After forming the zone of weakness 112 within the donor substrate 100, the donor substrate 100 may be bonded to the receiver substrate 110 as shown in FIG. 2 using a direct molecular bonding process.

The direct molecular bonding process may form direct atomic bonds between the donor substrate 100 and the receiver substrate 110. The nature of the atomic bonds between the donor substrate 100 and the receiver substrate 110 will depend upon the material compositions at the surfaces of each of the donor substrate 100 and the receiver substrate 110.

In some embodiments, the direct bond between the bonding surface of the donor substrate 100 and the bonding surface of the receiver substrate 110 may be established by forming each of the bonding surface of the donor substrate 100 and the bonding surface of the receiver substrate 110 to have relatively smooth surfaces, and subsequently abutting the bonding surfaces together and initiating propagation of a bonding wave therebetween. For example, each of the bonding surface of the donor substrate 100 and the bonding surface of the receiver substrate 110 may be formed to have a root mean square surface roughness (RMS) of about two nanometers (2.0 nm) or less, about one nanometer (1.0 nm) or less, or even about one quarter of a nanometer (0.25 nm) or less. Each of the bonding surface of the donor substrate 100 and the bonding surface of the receiver substrate 110 may be smoothed using at least one of a mechanical polishing operation and a chemical etching operation. For example, a chemical mechanical planarization (CMP) operation may be used to planarize and/or reduce the surface roughness of each of the bonding surface of the donor substrate 100 and the bonding surface of the receiver substrate 110.

After smoothing the bonding surfaces, the bonding surfaces optionally may be cleaned and/or activated using processes known in the art. Such an activation process may be used to alter the surface chemistry at the bonding surfaces in a manner that facilitates the bonding process and/or results in the formation of a stronger bond.

The bonding surfaces may be brought into direct physical contact with one another, and pressure may be applied in a localized area across the bonding interface. Inter-atomic bonds may be initiated in the vicinity of the localized pressure area, and a bonding wave may propagate across the interface between the bonding surfaces.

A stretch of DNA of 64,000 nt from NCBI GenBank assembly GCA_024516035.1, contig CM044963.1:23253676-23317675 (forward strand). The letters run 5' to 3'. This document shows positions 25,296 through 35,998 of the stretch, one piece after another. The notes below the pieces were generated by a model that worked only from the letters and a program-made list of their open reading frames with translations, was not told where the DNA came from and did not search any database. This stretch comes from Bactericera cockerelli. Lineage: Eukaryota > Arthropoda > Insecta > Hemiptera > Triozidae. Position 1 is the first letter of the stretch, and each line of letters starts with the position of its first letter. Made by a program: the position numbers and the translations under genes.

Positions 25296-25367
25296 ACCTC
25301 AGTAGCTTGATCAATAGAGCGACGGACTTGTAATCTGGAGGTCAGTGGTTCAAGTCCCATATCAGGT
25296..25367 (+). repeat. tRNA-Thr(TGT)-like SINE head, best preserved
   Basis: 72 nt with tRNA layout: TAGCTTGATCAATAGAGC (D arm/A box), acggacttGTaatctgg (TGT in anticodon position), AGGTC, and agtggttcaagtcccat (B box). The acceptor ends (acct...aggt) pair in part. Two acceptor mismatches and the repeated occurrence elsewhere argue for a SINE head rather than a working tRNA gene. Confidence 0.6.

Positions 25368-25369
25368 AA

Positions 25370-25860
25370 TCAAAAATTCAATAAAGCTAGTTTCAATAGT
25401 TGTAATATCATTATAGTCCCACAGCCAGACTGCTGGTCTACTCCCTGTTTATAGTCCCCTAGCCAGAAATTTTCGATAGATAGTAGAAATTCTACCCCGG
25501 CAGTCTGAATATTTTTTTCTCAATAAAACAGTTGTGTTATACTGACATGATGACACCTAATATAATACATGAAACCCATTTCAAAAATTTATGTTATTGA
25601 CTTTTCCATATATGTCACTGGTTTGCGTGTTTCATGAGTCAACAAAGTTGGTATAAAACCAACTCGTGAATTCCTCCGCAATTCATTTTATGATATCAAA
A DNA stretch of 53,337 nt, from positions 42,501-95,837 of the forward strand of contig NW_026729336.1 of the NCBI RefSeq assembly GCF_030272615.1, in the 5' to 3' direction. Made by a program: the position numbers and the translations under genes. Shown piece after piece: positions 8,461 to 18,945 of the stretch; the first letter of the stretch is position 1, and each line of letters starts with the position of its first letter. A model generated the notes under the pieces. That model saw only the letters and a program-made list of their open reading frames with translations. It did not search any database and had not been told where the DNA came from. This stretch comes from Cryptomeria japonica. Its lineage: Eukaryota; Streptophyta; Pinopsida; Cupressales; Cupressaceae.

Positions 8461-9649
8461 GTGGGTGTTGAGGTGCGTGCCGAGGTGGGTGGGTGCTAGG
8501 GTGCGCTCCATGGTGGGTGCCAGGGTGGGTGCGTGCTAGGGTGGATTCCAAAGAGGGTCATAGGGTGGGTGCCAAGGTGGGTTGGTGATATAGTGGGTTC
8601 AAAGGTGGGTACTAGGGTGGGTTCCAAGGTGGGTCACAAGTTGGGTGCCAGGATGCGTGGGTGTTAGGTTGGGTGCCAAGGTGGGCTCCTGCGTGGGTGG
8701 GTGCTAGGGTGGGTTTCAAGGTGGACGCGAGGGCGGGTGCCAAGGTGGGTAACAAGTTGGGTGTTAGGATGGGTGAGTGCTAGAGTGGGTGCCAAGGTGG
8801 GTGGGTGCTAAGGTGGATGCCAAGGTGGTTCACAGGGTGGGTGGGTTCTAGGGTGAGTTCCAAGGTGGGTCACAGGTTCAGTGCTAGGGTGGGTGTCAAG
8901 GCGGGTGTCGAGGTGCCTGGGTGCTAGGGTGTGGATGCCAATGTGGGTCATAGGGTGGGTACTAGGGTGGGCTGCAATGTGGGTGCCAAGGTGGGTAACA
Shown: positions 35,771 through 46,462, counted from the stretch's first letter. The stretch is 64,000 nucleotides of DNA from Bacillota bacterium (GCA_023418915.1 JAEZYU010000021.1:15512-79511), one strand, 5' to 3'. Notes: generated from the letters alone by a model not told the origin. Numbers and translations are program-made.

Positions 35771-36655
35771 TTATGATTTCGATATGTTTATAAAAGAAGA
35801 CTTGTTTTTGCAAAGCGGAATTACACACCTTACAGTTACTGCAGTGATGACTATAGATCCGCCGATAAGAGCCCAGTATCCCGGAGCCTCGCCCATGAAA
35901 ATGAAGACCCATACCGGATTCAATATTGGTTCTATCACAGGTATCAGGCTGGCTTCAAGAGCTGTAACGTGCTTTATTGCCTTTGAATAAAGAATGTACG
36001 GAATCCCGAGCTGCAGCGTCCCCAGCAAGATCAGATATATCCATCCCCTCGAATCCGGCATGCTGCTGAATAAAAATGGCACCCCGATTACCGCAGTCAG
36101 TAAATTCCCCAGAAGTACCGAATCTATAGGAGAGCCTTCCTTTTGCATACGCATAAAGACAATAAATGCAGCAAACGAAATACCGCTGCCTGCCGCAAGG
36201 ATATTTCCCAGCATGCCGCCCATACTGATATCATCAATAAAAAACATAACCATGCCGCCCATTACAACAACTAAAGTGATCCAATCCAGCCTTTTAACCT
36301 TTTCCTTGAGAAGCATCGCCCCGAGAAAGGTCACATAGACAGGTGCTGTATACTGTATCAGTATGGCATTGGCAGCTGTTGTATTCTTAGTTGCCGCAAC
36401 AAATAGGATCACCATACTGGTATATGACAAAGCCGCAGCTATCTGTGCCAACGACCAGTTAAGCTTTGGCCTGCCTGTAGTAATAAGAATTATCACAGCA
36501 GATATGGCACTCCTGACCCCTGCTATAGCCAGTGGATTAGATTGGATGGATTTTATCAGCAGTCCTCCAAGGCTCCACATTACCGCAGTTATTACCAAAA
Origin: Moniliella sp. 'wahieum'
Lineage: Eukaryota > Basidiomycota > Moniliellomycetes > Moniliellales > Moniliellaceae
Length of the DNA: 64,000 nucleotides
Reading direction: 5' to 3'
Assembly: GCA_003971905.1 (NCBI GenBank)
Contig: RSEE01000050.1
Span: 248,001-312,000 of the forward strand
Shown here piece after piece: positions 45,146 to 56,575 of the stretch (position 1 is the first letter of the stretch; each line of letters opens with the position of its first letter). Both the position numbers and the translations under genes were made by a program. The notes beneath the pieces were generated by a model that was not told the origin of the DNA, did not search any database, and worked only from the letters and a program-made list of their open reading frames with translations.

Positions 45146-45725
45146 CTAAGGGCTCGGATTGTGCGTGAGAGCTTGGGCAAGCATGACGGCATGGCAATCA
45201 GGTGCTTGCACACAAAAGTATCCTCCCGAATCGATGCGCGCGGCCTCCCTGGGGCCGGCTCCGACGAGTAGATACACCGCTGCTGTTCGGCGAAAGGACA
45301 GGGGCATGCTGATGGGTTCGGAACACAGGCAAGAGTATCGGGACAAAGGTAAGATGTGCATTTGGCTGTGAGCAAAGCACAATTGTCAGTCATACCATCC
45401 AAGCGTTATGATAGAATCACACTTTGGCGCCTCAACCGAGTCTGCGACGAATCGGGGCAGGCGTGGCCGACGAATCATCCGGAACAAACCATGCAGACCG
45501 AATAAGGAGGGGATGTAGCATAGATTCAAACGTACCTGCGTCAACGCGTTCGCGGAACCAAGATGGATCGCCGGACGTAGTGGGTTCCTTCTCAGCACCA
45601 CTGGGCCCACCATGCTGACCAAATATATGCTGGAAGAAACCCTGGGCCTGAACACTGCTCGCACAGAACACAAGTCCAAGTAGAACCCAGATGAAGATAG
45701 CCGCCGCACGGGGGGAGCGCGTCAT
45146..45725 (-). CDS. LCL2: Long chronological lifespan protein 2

Optionally, an annealing process may be used to strengthen the bond. Such an annealing process may comprise heating the bonded donor substrate 100 and receiver substrate 110 in a furnace at a temperature of between about one hundred degrees Celsius (100° C.) and about four hundred degrees Celsius (400° C.) for a time of between about two minutes (2 mins.) and about fifteen hours (15 hrs.).

An insulating layer 114 (such as, for example, an oxide (e.g., SiO2, Al2O3, etc.), a nitride, or an oxynitride) may be provided on one or both of the donor substrate 100 and the receiver substrate 110 prior to the bonding process, such that the bonding surface of one or both of the donor substrate 100 and the receiver substrate 110 comprises a surface of the insulating layer 114. Thus, the direct molecular bonding process may comprise an oxide-to-oxide or oxide-to-silicon, or an oxide-to-SiGe direct molecular bonding process in such embodiments.

The insulating layer 114 may comprise what is often referred to in the art as a “Buried OXide layer” or “BOX.” The insulating layer 114 may be crystalline or amorphous. The insulating layer 114 may have an average layer thickness in the bonded structure (which may include the thickness of both insulating layers 114 if deposited on both the donor substrate 100 and the receiver substrate 110 prior to bonding) of, for example, between about 10 nm and about 50 nm, although thicker or thinner insulating layers 114 may also be employed in embodiments of the present disclosure.

Referring to FIG. 3, after bonding the donor substrate 100 to the receiver substrate 110, the donor substrate 100 may be cleaved along the zone of weakness 112 (FIGS. 1 and 2). The donor substrate 100 may be cleaved or fractured along the zone of weakness 112 by heating the donor substrate 100 and/or applying a mechanical force to the donor substrate 100.

Upon fracturing the donor substrate 100 as shown in FIG. 3, a multi-layer substrate 120 is provided that includes the receiver substrate 110, which defines a base substrate of the multi-layer substrate 120, the insulating layer 114, which defines a buried oxide layer of the multi-layer substrate 120, the primary semiconductor layer 106 over the buried oxide layer 114 on a side thereof opposite the base substrate 110, and at least a portion of the epitaxial base layer 104 over the primary semiconductor layer 106 on a side thereof opposite the buried oxide layer 114.

The multi-layer substrate 120 is shown in FIG. 3 inverted from the orientation shown in FIG. 4 for subsequent processing.